That night, I walked out into the pouring rain (a bomb cyclone/the new normal, if you will), but managed to text through my wet phone screen: “Kim Kardashian needs to take this case.”
My well-laid plans for a somehow-viral thinkpiece and/or hacking of Kris Jenner’s business cell proved futile, as Kardashian involved herself in the case just a week later, beginning with a call to Texas governor Greg Abbott:
“PLEASE @GovAbbott How can you execute a man when since his trial, substantial evidence that would exonerate Rodney Reed has come forward and even implicates the other person of interest. I URGE YOU TO DO THE RIGHT THING.”
Per TMZ (tragically the most well-versed source on this issue), Kardashian has now spoken with Reed and is “working tirelessly behind the scenes to provide legal resources to Reed as he tries to get a stay of execution.”
This is not Kardashian’s first foray into freeing the wrongfully convicted. She has used her platform to advocate for the release of Cyntoia Brown, and has had several unfortunate meetings with Trump and his kin that led the commutation of prisoners like Alice Marie Johnson in 2018.
Kardashian has even undertaken the study of law herself, and is currently “reading the law” under the supervision of Oakland-based attorneys Jessica Jackson and Erin Haney, who operate the prison reform organization #Cut50.
I don’t doubt Kardashian’s legal abilities. By all accounts, she seems like a dedicated and serious student of the law, and what she lacks in experience she can easily make up in cold cash. Given her legal track record, Reed’s odds may even seem favorable. And really, I doubt that he or his advocates care more about who is responsible for his freedom than that freedom itself.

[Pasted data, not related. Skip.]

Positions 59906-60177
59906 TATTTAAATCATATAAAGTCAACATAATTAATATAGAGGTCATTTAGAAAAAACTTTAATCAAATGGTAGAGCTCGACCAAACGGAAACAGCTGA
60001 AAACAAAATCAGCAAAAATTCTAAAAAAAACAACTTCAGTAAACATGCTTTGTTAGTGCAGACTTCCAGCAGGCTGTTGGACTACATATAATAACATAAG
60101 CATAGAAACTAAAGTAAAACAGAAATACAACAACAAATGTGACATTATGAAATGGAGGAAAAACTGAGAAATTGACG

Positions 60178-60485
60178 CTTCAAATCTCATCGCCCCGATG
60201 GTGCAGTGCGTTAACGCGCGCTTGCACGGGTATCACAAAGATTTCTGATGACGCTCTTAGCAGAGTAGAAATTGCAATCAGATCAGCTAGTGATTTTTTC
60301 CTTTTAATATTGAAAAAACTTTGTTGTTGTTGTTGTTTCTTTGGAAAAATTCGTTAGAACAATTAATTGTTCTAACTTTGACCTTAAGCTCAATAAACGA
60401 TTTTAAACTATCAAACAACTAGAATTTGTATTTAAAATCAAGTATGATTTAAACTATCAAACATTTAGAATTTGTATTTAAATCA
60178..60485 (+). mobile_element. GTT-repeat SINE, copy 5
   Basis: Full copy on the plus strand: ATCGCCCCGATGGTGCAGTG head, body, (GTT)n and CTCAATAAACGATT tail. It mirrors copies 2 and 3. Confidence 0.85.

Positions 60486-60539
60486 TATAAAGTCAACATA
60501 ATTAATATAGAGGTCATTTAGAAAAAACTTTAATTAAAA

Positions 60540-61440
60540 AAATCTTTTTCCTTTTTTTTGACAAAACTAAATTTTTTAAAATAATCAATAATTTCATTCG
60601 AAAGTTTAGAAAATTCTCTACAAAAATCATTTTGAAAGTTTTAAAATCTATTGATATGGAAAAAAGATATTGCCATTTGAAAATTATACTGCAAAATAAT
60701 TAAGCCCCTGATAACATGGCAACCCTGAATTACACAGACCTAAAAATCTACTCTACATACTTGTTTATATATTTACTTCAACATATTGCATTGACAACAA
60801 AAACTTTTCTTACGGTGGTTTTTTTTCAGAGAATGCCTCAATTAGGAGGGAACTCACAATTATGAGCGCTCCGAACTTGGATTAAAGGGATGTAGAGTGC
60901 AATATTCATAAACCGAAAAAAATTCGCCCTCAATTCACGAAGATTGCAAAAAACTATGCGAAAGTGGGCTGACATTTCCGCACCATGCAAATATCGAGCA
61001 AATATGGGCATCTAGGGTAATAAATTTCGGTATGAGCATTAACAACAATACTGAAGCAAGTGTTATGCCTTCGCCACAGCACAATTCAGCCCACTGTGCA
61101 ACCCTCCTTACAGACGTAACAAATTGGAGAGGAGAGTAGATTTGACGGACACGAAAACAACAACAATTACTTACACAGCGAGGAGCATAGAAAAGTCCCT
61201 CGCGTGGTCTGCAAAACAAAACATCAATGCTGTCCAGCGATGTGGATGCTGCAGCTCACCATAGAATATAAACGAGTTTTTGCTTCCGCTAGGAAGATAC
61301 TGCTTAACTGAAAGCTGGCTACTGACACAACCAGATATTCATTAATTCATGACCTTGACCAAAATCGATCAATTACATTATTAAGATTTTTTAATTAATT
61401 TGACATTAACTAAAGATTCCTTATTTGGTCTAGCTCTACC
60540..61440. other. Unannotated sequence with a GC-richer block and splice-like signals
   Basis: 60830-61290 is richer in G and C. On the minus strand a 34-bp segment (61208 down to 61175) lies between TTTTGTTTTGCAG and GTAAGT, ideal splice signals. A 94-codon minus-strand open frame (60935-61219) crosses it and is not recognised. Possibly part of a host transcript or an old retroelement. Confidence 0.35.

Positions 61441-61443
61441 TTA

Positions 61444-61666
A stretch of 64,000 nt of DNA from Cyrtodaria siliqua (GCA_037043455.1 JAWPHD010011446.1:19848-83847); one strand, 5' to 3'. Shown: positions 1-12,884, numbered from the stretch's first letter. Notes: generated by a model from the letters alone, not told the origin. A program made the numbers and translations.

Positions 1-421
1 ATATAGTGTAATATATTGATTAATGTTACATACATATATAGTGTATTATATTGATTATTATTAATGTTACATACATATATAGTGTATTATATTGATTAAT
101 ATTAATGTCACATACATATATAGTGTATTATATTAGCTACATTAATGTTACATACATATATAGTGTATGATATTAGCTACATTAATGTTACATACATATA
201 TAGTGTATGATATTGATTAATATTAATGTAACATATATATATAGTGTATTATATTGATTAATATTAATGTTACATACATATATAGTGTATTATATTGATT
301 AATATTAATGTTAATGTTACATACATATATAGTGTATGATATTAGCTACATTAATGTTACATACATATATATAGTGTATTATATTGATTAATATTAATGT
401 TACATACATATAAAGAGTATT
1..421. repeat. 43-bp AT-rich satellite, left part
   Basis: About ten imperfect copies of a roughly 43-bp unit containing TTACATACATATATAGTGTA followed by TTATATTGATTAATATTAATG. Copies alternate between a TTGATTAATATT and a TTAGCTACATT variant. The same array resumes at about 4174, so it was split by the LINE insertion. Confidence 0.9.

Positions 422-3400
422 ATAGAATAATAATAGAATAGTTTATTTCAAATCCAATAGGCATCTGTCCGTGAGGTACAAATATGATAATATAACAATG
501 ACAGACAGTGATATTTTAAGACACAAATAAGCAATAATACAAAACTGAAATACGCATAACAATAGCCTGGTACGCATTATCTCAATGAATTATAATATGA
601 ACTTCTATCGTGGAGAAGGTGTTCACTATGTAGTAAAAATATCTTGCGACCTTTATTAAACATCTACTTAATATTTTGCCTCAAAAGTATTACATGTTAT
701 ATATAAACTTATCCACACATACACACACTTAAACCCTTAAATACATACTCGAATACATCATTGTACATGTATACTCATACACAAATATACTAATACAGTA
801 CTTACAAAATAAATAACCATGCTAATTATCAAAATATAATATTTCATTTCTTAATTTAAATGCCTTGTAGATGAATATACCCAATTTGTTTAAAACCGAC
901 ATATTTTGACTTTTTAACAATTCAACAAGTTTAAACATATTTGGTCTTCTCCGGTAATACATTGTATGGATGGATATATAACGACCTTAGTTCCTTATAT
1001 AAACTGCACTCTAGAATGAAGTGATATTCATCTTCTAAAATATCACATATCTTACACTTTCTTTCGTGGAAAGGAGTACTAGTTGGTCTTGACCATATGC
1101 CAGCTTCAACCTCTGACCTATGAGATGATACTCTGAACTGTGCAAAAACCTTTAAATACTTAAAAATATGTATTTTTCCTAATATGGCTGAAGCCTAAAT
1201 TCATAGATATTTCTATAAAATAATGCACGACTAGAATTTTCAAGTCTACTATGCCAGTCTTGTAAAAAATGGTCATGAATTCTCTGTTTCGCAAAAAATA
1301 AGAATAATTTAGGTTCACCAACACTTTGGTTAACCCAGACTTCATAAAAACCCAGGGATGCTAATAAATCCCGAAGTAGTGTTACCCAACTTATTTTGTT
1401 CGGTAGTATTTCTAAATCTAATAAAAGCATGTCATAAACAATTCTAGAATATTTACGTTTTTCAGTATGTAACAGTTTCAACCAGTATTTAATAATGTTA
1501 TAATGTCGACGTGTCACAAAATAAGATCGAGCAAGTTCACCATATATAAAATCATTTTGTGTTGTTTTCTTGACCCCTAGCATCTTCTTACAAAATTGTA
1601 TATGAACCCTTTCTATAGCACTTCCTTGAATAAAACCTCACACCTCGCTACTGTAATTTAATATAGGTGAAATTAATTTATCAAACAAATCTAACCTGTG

Already, Reed’s brother Rodrick has expressed his gratitude in a note published by several sources: “I want you to know you are a major God-send to my family — more than you may ever fully realize in this lifetime,” he wrote. “You are a blessing to all the families you advocate for. We’re so glad you have publicly voiced that you also believe he is innocent.”
In Rodrick’s grateful words, there is an echo of the helplessness of his brother’s situation. His praise — so genuine and yet so forlorn — paints Kardashian as the closest thing to a miracle one can get. While this miracle may prove to be Reed’s only salvation, it is deeply disturbing at its core.